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H5N1 Bird Flu Familial Cluster in Azerbaijan Grows
March 30, 2006
Five young people, three of them from the Askerov family, have died from bird flu in Azerbaijan. But the girl, who is now in hospital, is the first new case of suspected infection since the first week of this month.
Velibeyov said the girl had probably caught the virus via the same route as her other family members, who are thought to have been infected while plucking feathers from dead swans.
The above comments on another H5N1 bird flu case in the Askerov family raise additional concerns about WHO assurances and analysis. In addition to three family members who have died, a close friend was also fatality infected with H5N1. Comments on the origin of the infections fail to account for infections over an extended time frame.
The index case in the cluster died on Feb 23. Her cousins and friend died between March 3 and March 10. Now a fifth person has been hospitalized and is still alive on March 30. The extended time frame of this cluster is more consistent with human-to-human transmission than a common source that produces disease over such a long time frame.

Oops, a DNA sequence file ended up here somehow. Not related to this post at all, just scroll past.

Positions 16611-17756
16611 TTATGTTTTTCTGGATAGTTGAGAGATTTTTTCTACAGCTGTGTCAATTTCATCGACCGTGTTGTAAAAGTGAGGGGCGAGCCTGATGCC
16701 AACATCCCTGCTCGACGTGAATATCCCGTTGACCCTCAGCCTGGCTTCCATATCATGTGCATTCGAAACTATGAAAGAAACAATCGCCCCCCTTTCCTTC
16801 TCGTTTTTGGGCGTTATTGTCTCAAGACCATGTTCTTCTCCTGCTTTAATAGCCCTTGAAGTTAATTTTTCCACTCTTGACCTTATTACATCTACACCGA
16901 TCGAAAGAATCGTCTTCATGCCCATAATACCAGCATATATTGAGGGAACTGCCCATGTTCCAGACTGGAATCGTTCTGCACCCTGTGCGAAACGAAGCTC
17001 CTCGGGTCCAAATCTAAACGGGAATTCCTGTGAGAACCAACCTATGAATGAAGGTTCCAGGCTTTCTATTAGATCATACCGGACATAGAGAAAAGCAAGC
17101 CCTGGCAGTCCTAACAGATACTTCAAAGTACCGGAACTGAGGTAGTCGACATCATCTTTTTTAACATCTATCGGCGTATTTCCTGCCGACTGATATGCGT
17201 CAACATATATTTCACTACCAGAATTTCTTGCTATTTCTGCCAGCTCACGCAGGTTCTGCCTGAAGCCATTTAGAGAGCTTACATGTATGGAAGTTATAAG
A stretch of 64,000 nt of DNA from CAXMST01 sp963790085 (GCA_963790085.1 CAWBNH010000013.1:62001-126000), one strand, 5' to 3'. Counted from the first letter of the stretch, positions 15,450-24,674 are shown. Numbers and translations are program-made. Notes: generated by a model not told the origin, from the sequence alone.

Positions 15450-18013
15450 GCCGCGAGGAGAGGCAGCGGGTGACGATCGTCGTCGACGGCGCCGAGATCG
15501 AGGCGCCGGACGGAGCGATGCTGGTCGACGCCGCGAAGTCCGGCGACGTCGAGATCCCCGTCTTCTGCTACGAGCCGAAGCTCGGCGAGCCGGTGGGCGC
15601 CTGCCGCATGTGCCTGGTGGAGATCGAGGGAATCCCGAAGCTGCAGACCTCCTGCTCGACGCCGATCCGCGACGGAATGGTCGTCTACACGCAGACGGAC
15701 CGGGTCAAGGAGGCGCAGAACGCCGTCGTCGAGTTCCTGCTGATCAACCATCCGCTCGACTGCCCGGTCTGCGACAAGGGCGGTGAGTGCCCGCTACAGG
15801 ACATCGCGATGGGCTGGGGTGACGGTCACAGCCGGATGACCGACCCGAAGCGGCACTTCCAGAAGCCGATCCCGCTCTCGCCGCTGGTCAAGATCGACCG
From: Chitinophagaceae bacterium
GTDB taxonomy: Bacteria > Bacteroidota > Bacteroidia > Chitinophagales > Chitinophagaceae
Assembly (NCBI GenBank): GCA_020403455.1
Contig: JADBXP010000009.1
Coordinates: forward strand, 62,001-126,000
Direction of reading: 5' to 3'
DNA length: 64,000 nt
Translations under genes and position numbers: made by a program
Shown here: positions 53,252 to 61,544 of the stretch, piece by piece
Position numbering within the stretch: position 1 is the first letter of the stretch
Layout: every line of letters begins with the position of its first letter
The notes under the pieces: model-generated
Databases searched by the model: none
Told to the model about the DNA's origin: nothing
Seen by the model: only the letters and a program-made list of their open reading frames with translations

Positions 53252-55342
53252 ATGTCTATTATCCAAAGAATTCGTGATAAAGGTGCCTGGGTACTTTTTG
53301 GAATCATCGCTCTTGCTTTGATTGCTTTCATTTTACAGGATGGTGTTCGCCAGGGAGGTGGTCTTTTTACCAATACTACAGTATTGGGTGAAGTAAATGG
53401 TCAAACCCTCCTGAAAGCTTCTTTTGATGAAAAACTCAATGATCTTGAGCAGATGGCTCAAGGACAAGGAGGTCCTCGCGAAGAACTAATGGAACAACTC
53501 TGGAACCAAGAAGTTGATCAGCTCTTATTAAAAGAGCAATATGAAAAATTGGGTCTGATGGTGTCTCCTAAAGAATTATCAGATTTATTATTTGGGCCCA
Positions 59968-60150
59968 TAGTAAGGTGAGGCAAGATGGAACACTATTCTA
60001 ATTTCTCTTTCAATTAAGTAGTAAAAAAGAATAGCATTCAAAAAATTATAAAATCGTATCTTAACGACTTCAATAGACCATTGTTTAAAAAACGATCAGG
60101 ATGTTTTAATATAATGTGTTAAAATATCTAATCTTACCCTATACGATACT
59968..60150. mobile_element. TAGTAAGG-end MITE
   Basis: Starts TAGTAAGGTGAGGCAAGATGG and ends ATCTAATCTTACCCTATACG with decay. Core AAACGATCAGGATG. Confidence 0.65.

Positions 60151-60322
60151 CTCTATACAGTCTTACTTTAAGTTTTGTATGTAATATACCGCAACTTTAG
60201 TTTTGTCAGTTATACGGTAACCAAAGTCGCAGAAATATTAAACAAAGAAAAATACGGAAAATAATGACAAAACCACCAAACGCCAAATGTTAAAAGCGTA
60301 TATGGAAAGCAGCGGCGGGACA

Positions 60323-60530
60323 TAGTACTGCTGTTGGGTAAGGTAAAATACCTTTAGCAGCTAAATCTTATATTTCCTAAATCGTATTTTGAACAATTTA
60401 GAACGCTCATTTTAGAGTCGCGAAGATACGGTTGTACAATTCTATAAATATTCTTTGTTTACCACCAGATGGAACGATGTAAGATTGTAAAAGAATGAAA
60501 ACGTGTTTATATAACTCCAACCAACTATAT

Human-to-human transmission of H5N1 among family members is quite common and is linked to the majority of reported cases. The size of these clusters increased dramatically in Turkey. S227N was isolated from the index case in that cluster, raising the possibility of genetic changes that increase the efficiency of human-to-human transmission.
That cluster was geographically close to the current cluster in Azerbaijan and raises the possibility that this change or a similar change has increased the efficiency of H5N1 to humans. The transmission of H5N1 to a human cluster over an extended time frame is cause for concern.